We've finding that workers stay, for example, if we go back to the office and still have meetings on Zoom or Skype, why go back to the office in the first place?

Amongst those gung-ho and ready to go back to the office, they're recognizing that there's a very reasonable and large group of people not comfortable. And we have seen throughout this study that there's a real strong support for continued work from home where that can be possible.

It is going to be very interesting to see how companies ultimately deal with that.

And then there's the liability issues that --

KEILAR: Sure.

LAST: -- have also kind of reared their heads within this.

KEILAR: The liability issue. What your numbers seem to be showing is reason for companies to be concerned about that.

LAST: Absolutely. Obviously, the possibility of pursuing legal action is a lot easier said than done. But we've been tracking peoples' sentiment to actually pursue legal action, whether it's against employers or other businesses, and we're hearing from that is a real concern.

About a third of folks that say they would consider it if there were to go back and then somebody else would be diagnosed with COVID-19 and then they caught it.

We even find that, in those circumstances where people say they would be signing liability release waivers, they might pursue legal action.

And it's caused a lot of reasonable concern in the business community amongst those prescribing to the barometer, and even for people like myself, in running a small business.

KEILAR: Jon, thank you so much for walking us through this. It is just so important to see where everyone's heads are on this. And we thank you for sharing it with us.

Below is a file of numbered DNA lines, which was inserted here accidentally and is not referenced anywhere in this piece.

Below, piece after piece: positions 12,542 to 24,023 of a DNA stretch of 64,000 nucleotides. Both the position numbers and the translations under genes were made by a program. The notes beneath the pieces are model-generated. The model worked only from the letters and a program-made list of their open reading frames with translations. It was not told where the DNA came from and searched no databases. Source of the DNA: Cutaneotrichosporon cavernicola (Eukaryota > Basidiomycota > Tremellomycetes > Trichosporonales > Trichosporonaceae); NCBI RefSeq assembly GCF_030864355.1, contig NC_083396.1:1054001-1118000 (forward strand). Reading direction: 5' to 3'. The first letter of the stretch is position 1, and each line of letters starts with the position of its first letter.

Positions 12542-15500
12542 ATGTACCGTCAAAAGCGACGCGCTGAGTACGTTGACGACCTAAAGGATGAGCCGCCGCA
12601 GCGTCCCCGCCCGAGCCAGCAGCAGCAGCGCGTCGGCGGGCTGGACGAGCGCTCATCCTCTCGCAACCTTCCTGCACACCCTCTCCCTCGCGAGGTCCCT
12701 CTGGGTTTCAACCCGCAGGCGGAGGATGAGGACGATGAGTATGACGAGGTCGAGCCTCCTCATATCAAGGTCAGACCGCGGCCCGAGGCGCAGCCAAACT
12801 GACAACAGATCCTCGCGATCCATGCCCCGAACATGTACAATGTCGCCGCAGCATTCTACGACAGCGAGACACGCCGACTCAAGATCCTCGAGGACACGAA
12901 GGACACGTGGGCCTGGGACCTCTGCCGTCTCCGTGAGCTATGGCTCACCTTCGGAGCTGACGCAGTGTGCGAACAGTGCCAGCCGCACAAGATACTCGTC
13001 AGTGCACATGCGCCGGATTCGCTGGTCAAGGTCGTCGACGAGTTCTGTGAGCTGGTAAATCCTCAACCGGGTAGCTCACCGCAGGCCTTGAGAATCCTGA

LAST: Thank you so much for having me.

KEILAR: Just into CNN, the publishing date for Mary Trump's book has been moved earlier due to extremely high demand. President Trump's niece has written a tell-all book about the family.

We have CNN chief media correspondent, Brian Stelter, with me to discuss this.

So this is being moved up?

BRIAN STELTER, CNN ANCHOR; It was coming out at the end of the month, and now next Tuesday, July 14th. Of all Trump tell-alls, you can see the subtitle about the world's most dangerous man, saying the family created the world's most dangerous man and describes the president as a damaged man with lethal flaws. And she says it goes back to the childhood and the relationship with his father, Fred. And now this book will be available for sale in about a week.

KEILAR: Robert Trump, who's the president's brother, led a legal effort to block the book. And you spoke to Mary Trump's attorney on the show.

STELTER: That's really the backdrop of why it's rushed to bookstores because there has been a legal battle with the president's brother, Robert, trying to stop it from being published.

Robert Trump says that Mary is violating a confidentiality settlement that they reached about 20 years ago. Mary disagrees. And her attorney is challenging that in court. But for the time being, Mary Trump is subject to a temporary restraining order and cannot speak publicly for now.

In the meantime, though, here's what her spokesman is saying, a brand new statement coming out from her spokesman, saying, "This act by a sitting president to muzzle a private citizen is just the latest in a series of disturbing behaviors, which has already destabilized a fractured nation in the face of a global pandemic. If Mary cannot comment, one can't only help but wonder, what is Donald Trump so afraid of."

[13:45:11]

That's a statement from the spokesman for the president's niece, an extraordinary thing to say, challenging the president very publicly and, I think, the preview of what this book tour will be all about.

But like I said, it is the president's brother, Robert, who is officially challenging Mary. It is not technically the president. But both brothers do share the same attorney.

KEILAR: Interesting.

All right. Brian, thank you, from New York for us.

A revolt at one university that is not requiring masks. I'm going to speak with a professor who is livid about this.

Plus, he is known as the Grim Reaper. A lawyer in Florida who walks beaches to warn people. Well, not everyone appreciated the lecture this weekend. He'll join us live.

President Trump enflaming racial tensions again. This time, demanding a black NASCAR star apologize as the president supports the Confederate flag.